Factory Farm Not Welcome in Sarsfield


This story written for the Ottawa Citizen tells about resistance to a factory farm proposed for the town of Sarsfield.

Factory Farm Not Welcome in Sarsfield

Residents living in Ottawa’s Cumberland Ward have just a few more days to make the city aware of their views on intensive livestock operations opening in their area.

City planners are now deciding whether a Quebec resident will be able to expand a hog breeding operation to the size he wants on a former dairy farm near Sarsfield. Luc Fontaine, a soy bean and corn farmer from St.-Marc-sur-Richelieu, eventually wants to house 2,800 breeding sows on the Lafleur Road farm. Jean-Guy Bisson, a planner with the City of Ottawa, says Mr. Fontaine can legally have 1,090 sows on site immediately. Whether he will be able to increase that number depends on the outcome of a city review of the environmental impact of intensive livestock operations. It is anticipated that the review will be completed by September 2002, when an interim bylaw prohibiting new intensive farming operations and the expansion of present ones in Cumberland expires. The deadline for receiving residents’ comments on the matter is December 21.

Mr. Fontaine proposes to breed pigs on the farm and ship them to Quebec for sale when the piglets are weaned at 14 days. Sarsfield residents say a breeding farm brings nothing to the area but piles of manure and the resulting concerns about pollution. Over 700 people signed a petition against the farm, and about 175 turned up for an information meeting hosted by Cumberland Councillor Phil McNeely at the Navan Arena on December 3.

McNeely makes no secret of where he stands on the issue. “My immediate reaction [when I heard about the hog farm] was, ‘what about the ground water?’” he said. “There are no regulations in effect and Sarsfield is being told that nothing can be done. That is not acceptable.”

He is concerned that the city is not moving quickly enough to put controls in place to govern intensive livestock farming. “The new owners have requested 2,800 pigs be permitted. I don’t see anything the city is doing that will stop them at 1,090 pigs,” he said.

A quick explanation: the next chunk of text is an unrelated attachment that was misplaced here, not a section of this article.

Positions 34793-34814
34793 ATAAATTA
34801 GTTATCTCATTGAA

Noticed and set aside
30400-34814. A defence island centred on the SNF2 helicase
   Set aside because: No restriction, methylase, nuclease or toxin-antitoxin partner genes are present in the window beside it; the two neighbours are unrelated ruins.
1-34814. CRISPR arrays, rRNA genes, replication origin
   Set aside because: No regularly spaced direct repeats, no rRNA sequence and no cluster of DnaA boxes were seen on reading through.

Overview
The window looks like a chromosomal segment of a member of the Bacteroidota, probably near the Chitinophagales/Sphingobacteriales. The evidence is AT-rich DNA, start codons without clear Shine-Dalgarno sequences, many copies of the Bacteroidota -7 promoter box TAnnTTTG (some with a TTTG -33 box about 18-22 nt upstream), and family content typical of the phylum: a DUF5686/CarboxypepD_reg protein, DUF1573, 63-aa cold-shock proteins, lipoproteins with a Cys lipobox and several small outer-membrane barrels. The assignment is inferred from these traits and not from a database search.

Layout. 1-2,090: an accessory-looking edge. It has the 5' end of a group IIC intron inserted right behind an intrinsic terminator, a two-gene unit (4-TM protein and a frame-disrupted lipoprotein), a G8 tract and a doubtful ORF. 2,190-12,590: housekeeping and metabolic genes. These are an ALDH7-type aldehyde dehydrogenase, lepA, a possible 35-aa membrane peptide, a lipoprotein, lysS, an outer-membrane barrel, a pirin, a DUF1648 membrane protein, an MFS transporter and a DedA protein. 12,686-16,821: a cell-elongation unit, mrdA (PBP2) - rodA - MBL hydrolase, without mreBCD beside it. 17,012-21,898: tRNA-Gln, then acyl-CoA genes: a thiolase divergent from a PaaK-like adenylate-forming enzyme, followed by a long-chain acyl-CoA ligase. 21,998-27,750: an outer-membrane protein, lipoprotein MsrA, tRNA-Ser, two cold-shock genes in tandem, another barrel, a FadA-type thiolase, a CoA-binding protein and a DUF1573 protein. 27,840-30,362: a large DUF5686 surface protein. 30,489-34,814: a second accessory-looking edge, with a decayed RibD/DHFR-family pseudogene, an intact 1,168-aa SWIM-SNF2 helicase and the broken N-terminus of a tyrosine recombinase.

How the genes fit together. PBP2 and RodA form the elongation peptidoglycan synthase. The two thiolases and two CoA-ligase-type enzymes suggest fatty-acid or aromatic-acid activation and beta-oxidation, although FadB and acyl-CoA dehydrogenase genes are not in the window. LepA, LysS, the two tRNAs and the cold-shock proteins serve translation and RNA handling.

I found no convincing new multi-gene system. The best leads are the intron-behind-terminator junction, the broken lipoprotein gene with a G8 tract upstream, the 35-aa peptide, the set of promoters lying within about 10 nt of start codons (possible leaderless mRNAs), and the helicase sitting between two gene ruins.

Mr. Fontaine, the owner of a dairy farm in Hawkesbury in addition to his Quebec property northeast of Montreal, says he bought a farm in Sarsfield because he wants to diversify his agriculture operation and provide a future for his sons. While the farmer stresses he chose to locate in Ontario for business reasons, he also commented that Quebec has the second most rigid environmental rules in the world governing pork farms.

While that statement may be a bit of an exaggeration, la belle province is certainly stricter than its neighbour to the west. “Quebec is more advanced in their agricultural environmental laws than Ontario,” says Hugh Maynard of the Quebec Farmers Association. He speculates that may be why Mr. Fontaine chose to open his hog farm here. He points out that the Quebec government has banned expansion of hog farming in 167 municipalities because of high phosphorous levels in the soil. “There will be no new hog farms permitted to open until those phosphorous levels are handled,” he says.

A Quebec Ministry of Environment spokesperson said in those areas not covered by the ban, anyone wishing to open a new pork farm or expand an existing one must apply to the provincial government and meet strict guidelines. In addition, Quebec has a nutrient management act in place that governs the disposal of manure.

Local farmer Glyn Chancey, who once raised hogs in Quebec, fears these tough regulations are encouraging Quebecois farmers to look this way to open intensive livestock operations. “The single, largest untapped area of farmland near Quebec is in Eastern Ontario,” he told residents at the December 3 meeting.

Other residents said that the type of operation Mr. Fontaine proposes for their area is not really a farm, but a factory, and would be more appropriately located in an industrial park, where rules and regulations could be established to govern it.

Meanwhile, Ontario’s proposed nutrient management act, Bill 81, did not pass the legislature before the Christmas recess. As the legislature will not sit again until April, it will be spring at the earliest before it is enacted. The ministry says the act will address concerns about the disposal of manure emanating from large-scale farming operations, such as that Mr. Fontaine proposes to open near Sarsfield. However, Don Mills of the Sierra Club of Canada says it may be too little, too late.

“It is unclear who will be responsible for the enforcement of the regulations in the proposed NMA… Proper and extensive environmental assessments of proposed intensive livestock operations must be expressed in the legislation,” he says.

Mills is also concerned that the act as proposed would remove the authority from the municipalities to set their own standards for large operations within their borders.

“As written, the Act would allow the provincial legislation to nullify any municipal by-laws that deal with the same subject matter,” he says.

Residents interested in commenting on intensive livestock operations in the Cumberland Ward are invited to call Jean-Guy Bisson at 580-2424, ext. 1-3317 or by e-mail at Jean-Guy.Bisson@city.ottawa.on.ca.

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